Mental arithmetic test: Give the victim a mental arithmetic test, eg. subtract 7 from 100, 7 from 93, and so on (but remember some people may be poor at arithmetic even at sea level)
If the victim cannot do any of the above tests easily (or refuses to cooperate), or show excess wobbling or falling over in the two first tests (be prepared to catch the victim if they fall over!), assume they are suffering from HACE. If in doubt about the victim performance, compare with a healthy individual. Be prepared to keep repeating these tests.
Treatment
Descend immediately (prompt descent will begin to reverse the symptoms). Descend as low as possible, at least 1000m /3280 ft. Descend at night or in bad weather if necessary. Carry the victim if possible, as the exertion of walking can make the illness worse
If descent is not immediately possible (eg. dangerous terrain or weather, not enough helpers or while waiting for a helicopter), oxygen or the use of a PAC and appropriate medications will keep the person alive until descent can be undertaken
Give oxygen:
From a bottle using a mask (2 to 4 L/min)
By using a pressure bag (this is roughly the equivalent of 2 to 4 L of oxygen/min)
NB: If both oxygen and a pressure bag are available, give the oxygen while the bag is being prepared and after the victim comes out of the bag. Do not give oxygen inside the bag unless it is designed for this purpose and you have been trained to do so.
Give medications:
8 mg of dexamethasone at once (by mouth, IV or IM) followed by 4 mg 6-hourly. Dexamethasone takes several hours to work. Stop it once below 2500m/8200ft AND after at least 3 days of treatment by tailing off the dose slowly (give the last 3 doses 12-hourly)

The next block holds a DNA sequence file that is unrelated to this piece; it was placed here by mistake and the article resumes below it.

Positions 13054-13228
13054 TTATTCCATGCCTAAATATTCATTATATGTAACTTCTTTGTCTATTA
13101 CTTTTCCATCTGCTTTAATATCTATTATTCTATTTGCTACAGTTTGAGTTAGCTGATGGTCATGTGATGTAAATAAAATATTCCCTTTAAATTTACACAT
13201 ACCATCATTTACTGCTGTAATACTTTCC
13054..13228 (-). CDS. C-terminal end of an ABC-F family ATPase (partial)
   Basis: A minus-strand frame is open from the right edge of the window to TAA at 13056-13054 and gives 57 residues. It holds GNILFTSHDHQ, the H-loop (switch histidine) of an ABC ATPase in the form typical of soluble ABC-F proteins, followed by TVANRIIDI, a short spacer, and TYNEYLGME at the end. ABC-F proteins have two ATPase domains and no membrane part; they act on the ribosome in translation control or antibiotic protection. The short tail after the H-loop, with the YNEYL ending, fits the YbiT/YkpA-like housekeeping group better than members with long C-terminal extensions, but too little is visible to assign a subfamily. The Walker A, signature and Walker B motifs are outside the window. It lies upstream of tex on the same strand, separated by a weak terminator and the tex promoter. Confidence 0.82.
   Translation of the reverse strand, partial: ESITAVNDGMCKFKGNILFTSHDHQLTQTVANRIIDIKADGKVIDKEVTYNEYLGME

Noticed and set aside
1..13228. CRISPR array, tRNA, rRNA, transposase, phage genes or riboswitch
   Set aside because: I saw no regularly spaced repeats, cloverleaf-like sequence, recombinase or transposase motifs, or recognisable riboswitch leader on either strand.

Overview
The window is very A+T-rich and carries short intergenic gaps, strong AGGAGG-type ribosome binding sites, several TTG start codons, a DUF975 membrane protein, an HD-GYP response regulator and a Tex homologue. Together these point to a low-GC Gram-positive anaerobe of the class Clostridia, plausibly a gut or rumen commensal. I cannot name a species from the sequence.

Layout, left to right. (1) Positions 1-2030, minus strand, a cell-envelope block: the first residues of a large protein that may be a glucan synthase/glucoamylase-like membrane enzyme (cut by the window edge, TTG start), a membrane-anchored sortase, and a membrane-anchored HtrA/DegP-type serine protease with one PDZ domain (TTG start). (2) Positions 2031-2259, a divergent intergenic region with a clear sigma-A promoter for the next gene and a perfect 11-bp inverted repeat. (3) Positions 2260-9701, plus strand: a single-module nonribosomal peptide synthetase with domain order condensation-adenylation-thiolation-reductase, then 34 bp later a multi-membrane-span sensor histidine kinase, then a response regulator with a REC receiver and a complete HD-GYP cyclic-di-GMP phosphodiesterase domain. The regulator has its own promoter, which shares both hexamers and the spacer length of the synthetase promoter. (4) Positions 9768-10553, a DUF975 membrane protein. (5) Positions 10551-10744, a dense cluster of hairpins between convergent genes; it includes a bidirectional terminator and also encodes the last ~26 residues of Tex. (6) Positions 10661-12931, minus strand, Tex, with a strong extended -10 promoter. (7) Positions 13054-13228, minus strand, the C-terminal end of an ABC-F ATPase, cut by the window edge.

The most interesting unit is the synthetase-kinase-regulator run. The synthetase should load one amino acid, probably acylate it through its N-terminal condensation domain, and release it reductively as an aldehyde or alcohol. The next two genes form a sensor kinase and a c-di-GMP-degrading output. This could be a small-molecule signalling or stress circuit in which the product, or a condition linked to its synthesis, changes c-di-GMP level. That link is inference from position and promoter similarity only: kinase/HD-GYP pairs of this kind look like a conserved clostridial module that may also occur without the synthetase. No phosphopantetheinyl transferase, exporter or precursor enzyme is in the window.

Diamox 250 mg 8 to12-hourly
Treat persistent vomiting with anti-vomiting medication
Prop the victim up in a semi reclining position as lying down flat may make their condition worse
Avoid even the slightest exertion if this is possible. Even walking a few steps may make their symptoms worse or reappear. Do not leave the victim alone.
If a person is turning blue or is falling into unconsciousness, give them rescue breathing before they stop breathing
HAPE (High Altitude Pulmonary Edema)
Symptoms of HAPE are due to the accumulation of fluid in or around the lungs. It may appear on its own without any preceding symptoms of AMS (this happens in about 50% of cases), or it may develop at the same time as AMS. HAPE can easily be mistaken for a chest infection or asthma: if in doubt treat for both.
Symptoms & signs
A reduction in physical performance (tiredness, severe fatigue) and a dry cough are often the earliest signs that HAPE is developing breathlessness.
In the early stages of HAPE, this may mean just taking a bit longer to get one breath back on resting after mild exercise. Later on, there is marked breathlessness with mild exercise. Finally, breathlessness occurs at rest. Record the respiratory rate (NB: At 6000m/19700ft, acclimatized respiration rate is up to 20 breaths per minute)